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HOME > J Korean Soc Traumatol > Volume 22(2); 2009 > Article
Multiple Intraabdominal Solid Organ Injuries after Blunt Trauma
Hyung Do Park, Sun Hyu Kim, Jong Hwa Lee, Jung Seok Hong, Eun Seog Hong
Journal of Trauma and Injury 2009;22(2):193-198
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1Department of Emergency Medicine, Ulsan University Hospital, University of Ulsan College of Medicine, Korea.
2Department of Radiology, Ulsan University Hospital, University of Ulsan College of Medicine, Korea.

This study evaluated the characteristics and the prognosis of multiple intraabdominal solid organ injuries, including those to the liver, spleen, and kidney, after blunt trauma.
From January 2001 to March 2009, 39 patients with multiple intraabdominal solid organ injuries, which had been confirmed by contrast-enhanced computed tomography after blunt trauma, were included in this retrospective study. The injury severity score (ISS), abbreviated injury scale (AIS), revised trauma score (RTS), American Association for the Surgery of Trauma (AAST) injury grade of solid organs, initial hemodynamic status, blood gas analysis, blood transfusion, and the mortality were the main outcome measurements.
Injured groups were classified into liver/kidney (n=17), liver/spleen (n=4), spleen/kidney (n=13), and liver/kidney/spleen (n=5) groups. Patients were older in the liver/kidney group than in the liver/kidney/spleen group (43 vs 18 years, p=0.023). The initial systolic blood pressures tended to be lower in the liver/kidney group than in the other groups (84 vs 105, 112, and 114 mmHg, p=0.087). The amounts of 24-hour packed RBC transfusion were 32 units in the liver/kidney group and 4 units in the liver/kidney/spleen group, but the difference was not statistically significant. Differences were found in neither the RTS, ISS, and AIS for head, chest, abdominal, and pelvic injuries nor the AAST injury grade for solid organ, but injuries to the chest were more severe in the liver/spleen group than in the spleen/kidney group (AIS 4.0 vs 2.8, p=0.028). Conservative treatment was the most frequent applied treatment in all groups. There were 6 mortalities : 3 due to hypovolemia, 2 to sepsis, and 1 to brain injury. Mortalities occurred only in the liver/kidney group.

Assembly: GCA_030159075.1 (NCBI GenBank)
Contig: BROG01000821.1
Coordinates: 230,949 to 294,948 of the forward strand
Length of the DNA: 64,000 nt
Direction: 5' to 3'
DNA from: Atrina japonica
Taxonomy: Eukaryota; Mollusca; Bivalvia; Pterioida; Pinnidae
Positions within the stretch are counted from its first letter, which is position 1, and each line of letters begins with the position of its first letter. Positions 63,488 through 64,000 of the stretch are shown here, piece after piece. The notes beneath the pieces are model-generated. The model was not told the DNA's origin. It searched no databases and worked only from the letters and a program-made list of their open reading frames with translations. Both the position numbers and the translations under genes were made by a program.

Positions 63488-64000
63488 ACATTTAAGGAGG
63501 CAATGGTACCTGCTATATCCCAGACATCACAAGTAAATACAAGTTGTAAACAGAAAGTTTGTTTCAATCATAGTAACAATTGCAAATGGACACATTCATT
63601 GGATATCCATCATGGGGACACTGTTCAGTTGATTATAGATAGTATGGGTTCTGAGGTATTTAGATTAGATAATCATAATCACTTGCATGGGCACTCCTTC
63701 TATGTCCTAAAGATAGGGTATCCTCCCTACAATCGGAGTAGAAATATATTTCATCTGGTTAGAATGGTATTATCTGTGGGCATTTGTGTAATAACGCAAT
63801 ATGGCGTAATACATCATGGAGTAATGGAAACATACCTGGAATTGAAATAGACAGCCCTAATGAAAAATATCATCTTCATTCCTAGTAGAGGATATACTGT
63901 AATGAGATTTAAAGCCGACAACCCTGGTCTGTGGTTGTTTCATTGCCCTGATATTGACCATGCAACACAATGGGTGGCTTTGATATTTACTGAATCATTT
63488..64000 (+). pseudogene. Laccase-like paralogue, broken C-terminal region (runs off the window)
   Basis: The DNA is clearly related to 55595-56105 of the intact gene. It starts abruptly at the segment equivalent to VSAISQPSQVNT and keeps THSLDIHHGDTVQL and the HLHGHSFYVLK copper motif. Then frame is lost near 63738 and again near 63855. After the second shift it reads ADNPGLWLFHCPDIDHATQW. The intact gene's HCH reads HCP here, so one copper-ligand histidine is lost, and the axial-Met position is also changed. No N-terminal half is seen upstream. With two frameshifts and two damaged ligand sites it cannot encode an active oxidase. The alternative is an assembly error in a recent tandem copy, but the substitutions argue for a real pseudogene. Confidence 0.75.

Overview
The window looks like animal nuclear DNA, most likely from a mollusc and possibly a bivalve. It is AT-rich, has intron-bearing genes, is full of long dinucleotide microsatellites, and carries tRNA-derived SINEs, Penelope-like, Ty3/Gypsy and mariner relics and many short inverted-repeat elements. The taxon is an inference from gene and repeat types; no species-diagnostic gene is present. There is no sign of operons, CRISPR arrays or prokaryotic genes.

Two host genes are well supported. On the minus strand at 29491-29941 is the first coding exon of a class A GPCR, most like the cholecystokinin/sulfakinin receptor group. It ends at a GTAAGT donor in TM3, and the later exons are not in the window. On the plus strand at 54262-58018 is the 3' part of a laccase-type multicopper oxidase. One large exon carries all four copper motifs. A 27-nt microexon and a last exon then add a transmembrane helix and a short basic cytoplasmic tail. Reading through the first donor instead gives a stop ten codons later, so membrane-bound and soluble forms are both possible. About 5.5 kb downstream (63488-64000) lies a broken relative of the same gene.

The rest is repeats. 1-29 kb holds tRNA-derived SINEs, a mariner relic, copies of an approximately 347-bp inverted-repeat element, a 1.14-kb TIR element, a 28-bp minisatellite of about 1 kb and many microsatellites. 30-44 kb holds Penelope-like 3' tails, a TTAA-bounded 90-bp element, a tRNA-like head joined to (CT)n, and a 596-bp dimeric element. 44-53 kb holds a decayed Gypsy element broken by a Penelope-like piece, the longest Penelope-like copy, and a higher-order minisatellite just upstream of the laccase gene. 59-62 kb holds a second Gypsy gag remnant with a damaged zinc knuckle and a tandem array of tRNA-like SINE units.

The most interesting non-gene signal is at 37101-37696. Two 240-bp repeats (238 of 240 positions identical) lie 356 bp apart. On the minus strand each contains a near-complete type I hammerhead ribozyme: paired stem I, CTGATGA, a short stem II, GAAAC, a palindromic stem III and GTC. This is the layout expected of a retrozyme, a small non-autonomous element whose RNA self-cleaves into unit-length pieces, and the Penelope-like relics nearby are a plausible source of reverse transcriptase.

Patients who had intraabdominal solid organ injuries of the liver and the kidney simultaneously, tended to be transfused more at an early time after trauma, to have lower initial systolic blood pressures, and to have a higher mortality.

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